Alex Glassman: To re-design a Tiffany floral pattern, I put the old Odyssey pattern on my light table and lay new paper over it. On this paper, I trace the outline of the outside edges of the original pattern - including the blank areas (crevices) that extend into the pattern. (This allows room for the new design to fit onto both the top and bottom of the spherical surface of the mold.) Then I remove the Odyssey pattern and begin to design my own onto the new paper. Remember that the size of the pieces you are designing are not too big or too long for the mold. To make sure, compare them with pieces on the original pattern. Now, concerning those blank areas (crevices), you’ll have to use them creatively so they will close up on the mold. Look at the old pattern for ideas to use the crevices...maybe a branch, stem or leaf will fit.

Walt Makos: One way to draw grid lines on a mold is to use a marking instrument - a base that has a pole sticking in it. From the pole, you attach a pencil (or holder with a pencil) that slides up and down the pole. By sliding the pencil up and down on the pole and moving the marking instrument around the mold, you can mark off parallel lines on the mold. (Be sure to set the lamp mold and marking instrument on a flat surface.) To speed up the process, set the mold on a lazy susan and spin it while using the marking instrument.
Chaz Smith: A great new tool, the “Lazerpro Picture Perfect”, projects a laser line -about the width of a sharpie marker line. If you aim it at a mold from the side, it draws a straight line up around the contour of the mold. To section up a geometric mold, all you need to do is first mark around the bottom where you want the lines, then project a line with this tool from your mark up to the center of the top of the mold. Now trace the line onto the mold. The tool is available in the lighting/tools section of Wal Mart for $9.95.

A great free stained glass program that answers questions about angles, heights and diameters for panel lamp designing. Russ Heeschen is the designer and programmer of this new and very useful tool. For those of you who would like to contact Russ, his email is russheesch@yahoo.com

Merle Jones: To shrink Tiffany’s 18” Trumpet Vine pattern down to 10”, I started by ordering a blank 10” mold (T349 from Odyssey that has the same shape as the large Trumpet Vine). Since this pattern has four repeats, I divided the small mold into fourths. I used a Zerox machine and dropped the original 18” pattern down to 50%. By calculating and adjusting, I continued shrinking the pattern until I reached the desired size. Then I traced the adjusted pattern onto the blank mold using carbon paper and then retraced the lines with a Sharpie marking pen. Since the original Trumpet Vine uses a crown, I redesigned the top portion of the smaller lamp by extending the branches and slumping the upper glass pieces in my kiln.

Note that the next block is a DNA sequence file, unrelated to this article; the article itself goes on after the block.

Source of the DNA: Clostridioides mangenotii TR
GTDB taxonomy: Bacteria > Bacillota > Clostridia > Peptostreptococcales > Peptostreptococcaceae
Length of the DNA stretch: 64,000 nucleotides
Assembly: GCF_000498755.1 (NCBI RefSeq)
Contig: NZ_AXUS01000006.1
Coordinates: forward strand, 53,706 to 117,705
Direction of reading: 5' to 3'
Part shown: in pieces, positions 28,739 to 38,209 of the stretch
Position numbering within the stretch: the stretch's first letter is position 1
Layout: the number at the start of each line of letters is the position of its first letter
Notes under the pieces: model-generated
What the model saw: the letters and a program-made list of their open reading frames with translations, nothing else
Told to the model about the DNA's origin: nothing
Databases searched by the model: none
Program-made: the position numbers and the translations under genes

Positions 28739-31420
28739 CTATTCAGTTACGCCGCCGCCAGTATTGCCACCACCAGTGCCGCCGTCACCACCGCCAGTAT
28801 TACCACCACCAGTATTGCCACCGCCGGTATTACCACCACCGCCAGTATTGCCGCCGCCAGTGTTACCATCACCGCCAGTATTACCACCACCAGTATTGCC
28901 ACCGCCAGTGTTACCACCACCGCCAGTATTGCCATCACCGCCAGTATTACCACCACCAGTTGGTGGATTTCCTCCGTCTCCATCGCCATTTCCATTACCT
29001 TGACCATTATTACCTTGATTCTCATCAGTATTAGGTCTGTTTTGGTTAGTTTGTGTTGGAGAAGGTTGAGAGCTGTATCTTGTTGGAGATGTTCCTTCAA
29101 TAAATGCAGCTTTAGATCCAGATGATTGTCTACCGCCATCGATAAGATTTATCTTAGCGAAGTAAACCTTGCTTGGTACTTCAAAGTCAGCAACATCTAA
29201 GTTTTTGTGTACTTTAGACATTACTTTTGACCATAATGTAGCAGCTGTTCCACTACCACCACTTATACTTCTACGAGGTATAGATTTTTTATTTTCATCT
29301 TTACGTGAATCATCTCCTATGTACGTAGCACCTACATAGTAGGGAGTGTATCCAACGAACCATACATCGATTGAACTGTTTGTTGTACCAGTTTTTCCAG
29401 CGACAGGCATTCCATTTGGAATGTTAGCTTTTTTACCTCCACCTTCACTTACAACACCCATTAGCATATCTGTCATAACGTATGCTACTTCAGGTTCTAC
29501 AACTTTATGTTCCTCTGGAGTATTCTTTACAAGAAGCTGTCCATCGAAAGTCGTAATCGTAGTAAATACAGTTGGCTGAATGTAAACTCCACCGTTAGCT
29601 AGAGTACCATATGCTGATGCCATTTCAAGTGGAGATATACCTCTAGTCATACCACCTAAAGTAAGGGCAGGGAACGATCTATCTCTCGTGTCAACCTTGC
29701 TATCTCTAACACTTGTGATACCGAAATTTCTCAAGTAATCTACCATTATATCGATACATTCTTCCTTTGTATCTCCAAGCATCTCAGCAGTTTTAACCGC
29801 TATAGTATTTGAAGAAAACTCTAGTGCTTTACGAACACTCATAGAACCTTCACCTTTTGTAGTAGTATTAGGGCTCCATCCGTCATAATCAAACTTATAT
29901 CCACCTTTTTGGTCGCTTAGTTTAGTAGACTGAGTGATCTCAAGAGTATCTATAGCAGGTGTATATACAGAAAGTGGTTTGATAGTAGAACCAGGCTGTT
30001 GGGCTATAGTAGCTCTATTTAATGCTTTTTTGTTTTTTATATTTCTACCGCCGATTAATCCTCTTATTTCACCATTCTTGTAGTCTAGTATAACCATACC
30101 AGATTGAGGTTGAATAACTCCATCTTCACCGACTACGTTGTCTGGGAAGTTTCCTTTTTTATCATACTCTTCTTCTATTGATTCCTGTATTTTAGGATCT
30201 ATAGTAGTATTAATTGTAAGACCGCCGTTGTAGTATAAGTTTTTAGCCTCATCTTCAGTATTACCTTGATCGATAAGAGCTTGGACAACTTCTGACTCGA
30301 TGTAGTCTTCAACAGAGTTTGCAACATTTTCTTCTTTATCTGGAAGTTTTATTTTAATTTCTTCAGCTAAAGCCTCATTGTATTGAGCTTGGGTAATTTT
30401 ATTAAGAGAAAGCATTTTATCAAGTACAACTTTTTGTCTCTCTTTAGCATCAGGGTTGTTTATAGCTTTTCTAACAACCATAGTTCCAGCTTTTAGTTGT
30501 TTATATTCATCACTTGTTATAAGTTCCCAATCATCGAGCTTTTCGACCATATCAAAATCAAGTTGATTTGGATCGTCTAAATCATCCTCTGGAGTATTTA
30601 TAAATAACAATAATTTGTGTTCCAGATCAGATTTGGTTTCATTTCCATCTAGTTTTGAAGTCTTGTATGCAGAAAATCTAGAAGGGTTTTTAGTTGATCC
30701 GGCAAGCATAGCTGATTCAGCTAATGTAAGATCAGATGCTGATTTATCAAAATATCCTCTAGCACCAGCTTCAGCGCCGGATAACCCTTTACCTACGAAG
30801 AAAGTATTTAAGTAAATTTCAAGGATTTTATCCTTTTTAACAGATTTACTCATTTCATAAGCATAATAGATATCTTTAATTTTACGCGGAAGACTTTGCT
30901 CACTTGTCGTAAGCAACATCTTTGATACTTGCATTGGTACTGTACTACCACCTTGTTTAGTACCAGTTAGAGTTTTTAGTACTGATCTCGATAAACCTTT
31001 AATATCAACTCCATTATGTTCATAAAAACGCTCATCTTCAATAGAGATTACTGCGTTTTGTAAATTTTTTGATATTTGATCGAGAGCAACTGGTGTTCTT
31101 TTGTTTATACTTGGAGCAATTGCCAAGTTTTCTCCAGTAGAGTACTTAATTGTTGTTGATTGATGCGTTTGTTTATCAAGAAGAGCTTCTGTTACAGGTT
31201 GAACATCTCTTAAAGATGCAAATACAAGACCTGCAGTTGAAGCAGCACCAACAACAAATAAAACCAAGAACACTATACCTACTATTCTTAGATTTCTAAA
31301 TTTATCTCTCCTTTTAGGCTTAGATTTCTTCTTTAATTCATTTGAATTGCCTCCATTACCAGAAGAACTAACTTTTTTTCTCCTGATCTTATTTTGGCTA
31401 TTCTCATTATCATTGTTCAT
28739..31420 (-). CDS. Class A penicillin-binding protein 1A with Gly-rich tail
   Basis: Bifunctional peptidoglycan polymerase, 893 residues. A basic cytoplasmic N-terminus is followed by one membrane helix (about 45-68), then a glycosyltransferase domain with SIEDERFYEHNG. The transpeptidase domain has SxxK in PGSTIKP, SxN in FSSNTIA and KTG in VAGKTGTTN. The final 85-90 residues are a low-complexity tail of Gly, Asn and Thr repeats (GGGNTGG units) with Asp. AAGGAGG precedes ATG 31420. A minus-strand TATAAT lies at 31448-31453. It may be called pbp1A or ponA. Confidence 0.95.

Sonali Shankar: Ever since I became a member of ASGLA, I am encouraged to keep thinking of new designs for lamps. In fact I just finished work on a new three panel design of tulips that will be installed in a wooden frame. I use Adobe Photoshop 7 to design all my lamps. First of all, I draw the designs and colour code them. Then I use filters in the program like “render” to “throw” light on the drawings to see how they 87
might actually look when lit from inside. It’s great fun!

Jill Ballam: I’ve been using the Glass Eye software for years and I absolutely love it! Although I use it mainly to design windows, I’m using it more and more for designing lamps. You can make a picture by taking a photo off the internet, use one from your digital camera, or scan in an image. Once you have that image, you trace over it with the drawing tools in Glass Eye and fill in your image with glass of your choice. The program includes glass from Youghiogheny, Uroboros, Kokomo, Wissmach, Spectrum, Armstrong and Bullseye. You can re-size your design to any dimension that you like and choose any size width for the lead line. It took quite awhile to learn all of the features, but now I find it invaluable as well as a huge time-saver for printing out the finished pattern. One thing I especially like is that, when planning to build a new lamp, I can scan in a photo of that particular lamp from one of our calendars, trace over it and then try out different glass combinations. Then I print the color picture and a list of materials that I take to my glass shop.